After filing bankruptcy just over two years ago, Nortel Networks Corp. is looking to sell its patent portfolio. It was announced today that the Company, through its principal operating subsidiary Nortel Networks Limited and certain other subsidiaries, has entered into a “Stalking Horse Agreement” with industry behemoth, Google, Inc. (NASDAQ: GOOG), to sell approximately 6,000 patents and patent applications covering a broad range of wired, wireless and digital communication technologies to Google for a cool $900 million in cash. This agreement, which is still subject to court approvals in the United States and Canada, follows a confidential, multi-round bidding process involving several interested companies and consortia from around the world.

A “stalking horse agreement” refers to an attempt by a debtor to test the market in advance of an auction with the intent is to maximize the value of its assets subsequent to (or as part of) a bankruptcy court-approved auction process.

George Riedel, Chief Strategy Officer and President of Business Units for Nortel, commented, “This is an unprecedented opportunity to acquire one of the most extensive and compelling patent portfolios to ever come on the market. We look forward to what we hope will be a robust auction, following the requisite court approvals, currently expected to be held in June 2011.”

Nortel, once a leader in the industry, holds an extensive patent portfolio enveloping nearly every aspect of telecommunications and other markets, including internet search and social networking. The agreement includes the planned sale of approximately 6,000 patents and patent applications spanning wireless, wireless 4G, data networking, optical, voice, internet, service provider, semiconductors and other patent portfolios.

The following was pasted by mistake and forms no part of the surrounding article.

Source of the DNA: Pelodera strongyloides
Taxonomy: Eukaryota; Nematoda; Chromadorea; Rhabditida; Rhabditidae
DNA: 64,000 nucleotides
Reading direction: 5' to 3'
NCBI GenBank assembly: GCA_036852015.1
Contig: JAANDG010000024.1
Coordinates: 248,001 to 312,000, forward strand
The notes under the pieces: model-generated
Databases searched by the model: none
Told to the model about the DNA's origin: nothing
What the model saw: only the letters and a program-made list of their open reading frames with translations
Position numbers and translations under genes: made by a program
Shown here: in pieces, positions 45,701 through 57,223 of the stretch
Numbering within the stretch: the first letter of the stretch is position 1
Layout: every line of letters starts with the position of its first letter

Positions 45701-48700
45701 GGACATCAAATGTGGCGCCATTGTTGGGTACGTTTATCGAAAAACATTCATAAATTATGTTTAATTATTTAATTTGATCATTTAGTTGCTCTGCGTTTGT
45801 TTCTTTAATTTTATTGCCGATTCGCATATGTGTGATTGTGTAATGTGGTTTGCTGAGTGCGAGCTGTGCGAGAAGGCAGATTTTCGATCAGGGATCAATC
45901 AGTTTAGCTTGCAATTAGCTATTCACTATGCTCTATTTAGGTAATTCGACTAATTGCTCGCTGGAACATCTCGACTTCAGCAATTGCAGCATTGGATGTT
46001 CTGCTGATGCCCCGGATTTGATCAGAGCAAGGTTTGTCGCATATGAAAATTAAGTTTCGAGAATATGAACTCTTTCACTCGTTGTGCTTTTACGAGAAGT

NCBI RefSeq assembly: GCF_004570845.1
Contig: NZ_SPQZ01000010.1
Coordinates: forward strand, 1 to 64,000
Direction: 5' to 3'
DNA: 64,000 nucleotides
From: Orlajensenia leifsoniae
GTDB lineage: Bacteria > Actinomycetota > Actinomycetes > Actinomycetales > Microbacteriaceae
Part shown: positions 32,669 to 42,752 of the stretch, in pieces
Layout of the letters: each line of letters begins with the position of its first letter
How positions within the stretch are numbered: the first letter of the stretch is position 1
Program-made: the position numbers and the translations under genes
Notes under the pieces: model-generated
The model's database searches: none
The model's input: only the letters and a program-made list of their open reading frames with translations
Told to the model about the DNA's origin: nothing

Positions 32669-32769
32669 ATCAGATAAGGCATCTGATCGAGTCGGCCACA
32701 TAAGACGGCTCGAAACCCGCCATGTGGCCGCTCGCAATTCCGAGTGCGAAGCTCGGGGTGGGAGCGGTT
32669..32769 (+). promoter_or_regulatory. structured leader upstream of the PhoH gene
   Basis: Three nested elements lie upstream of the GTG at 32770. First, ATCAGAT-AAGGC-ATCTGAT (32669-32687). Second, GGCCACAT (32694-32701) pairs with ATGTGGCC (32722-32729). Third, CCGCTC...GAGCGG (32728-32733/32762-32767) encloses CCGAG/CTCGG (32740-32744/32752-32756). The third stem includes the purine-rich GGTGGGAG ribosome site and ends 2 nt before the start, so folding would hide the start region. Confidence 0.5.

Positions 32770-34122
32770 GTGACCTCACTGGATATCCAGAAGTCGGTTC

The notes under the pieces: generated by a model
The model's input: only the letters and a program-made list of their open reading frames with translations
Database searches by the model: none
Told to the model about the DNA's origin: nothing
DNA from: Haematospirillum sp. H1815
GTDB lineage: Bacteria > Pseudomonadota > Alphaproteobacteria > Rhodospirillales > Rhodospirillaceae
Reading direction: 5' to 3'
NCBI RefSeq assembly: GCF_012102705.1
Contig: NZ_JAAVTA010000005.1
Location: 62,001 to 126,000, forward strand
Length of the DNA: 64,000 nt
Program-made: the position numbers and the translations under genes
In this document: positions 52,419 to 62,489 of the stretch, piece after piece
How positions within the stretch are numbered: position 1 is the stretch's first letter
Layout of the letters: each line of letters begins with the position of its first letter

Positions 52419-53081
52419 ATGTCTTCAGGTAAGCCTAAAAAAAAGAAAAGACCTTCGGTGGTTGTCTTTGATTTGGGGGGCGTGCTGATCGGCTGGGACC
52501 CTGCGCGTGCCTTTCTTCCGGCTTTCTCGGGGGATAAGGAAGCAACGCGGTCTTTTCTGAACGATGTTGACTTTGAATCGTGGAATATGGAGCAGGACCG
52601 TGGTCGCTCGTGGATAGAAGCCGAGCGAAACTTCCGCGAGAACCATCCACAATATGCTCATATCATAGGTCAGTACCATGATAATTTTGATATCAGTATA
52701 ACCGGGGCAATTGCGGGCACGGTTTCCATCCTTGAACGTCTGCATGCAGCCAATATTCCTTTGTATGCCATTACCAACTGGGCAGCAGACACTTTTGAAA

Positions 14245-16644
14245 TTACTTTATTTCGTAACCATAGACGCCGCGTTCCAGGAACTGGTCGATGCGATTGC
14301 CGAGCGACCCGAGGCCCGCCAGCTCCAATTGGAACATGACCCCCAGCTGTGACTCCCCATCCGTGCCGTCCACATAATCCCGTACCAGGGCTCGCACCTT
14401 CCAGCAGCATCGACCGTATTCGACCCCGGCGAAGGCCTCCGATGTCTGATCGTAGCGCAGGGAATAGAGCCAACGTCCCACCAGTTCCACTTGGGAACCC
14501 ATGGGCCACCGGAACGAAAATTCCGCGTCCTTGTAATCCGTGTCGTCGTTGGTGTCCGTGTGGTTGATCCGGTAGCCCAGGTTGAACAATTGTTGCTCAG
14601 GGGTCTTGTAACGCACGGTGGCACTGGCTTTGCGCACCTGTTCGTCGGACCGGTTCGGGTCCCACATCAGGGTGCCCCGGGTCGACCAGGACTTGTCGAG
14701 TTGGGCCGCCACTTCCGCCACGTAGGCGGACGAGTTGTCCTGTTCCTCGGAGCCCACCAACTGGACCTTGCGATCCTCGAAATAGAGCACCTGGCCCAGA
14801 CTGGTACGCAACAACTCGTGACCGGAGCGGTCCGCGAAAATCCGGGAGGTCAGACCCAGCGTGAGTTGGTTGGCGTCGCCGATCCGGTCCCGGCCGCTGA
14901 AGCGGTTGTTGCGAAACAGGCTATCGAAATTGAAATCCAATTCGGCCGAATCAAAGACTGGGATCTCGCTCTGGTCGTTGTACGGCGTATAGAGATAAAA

Nortel will file the stalking horse asset sale agreement with the United States Bankruptcy Court for the District of Delaware along with a motion seeking the establishment of bidding procedures for an auction that allows other qualified bidders to submit higher or otherwise better offers, as required under Section 363 of the U.S. Bankruptcy Code. A similar motion for the approval of the bidding procedures will be filed with the Ontario Superior Court of Justice. Following completion of the bidding process, final approval of the U.S. and Canadian courts will be required.

Shareholders should not get their hopes up even with the nearly $1 billion number being tossed around.
Nortel does not expect that the Company’s common shareholders or the NNL preferred shareholders will receive any value from the creditor protection proceedings and expects that the proceedings will result in the cancellation of these equity interests.

This is all part of Nortel trying to pay their debts. In July 2009, Telefon AB L.M. Ericsson purchased Nortel Networks Corp.’s CDMA business, the Company’s most-profitable unit that sold a key wireless voice technology used extensively in the U.S., for $1.13 billion as high bidder in a stalking horse offer. That deal also included a group of 400 researchers working on a high-speed broadband technology called LTE.

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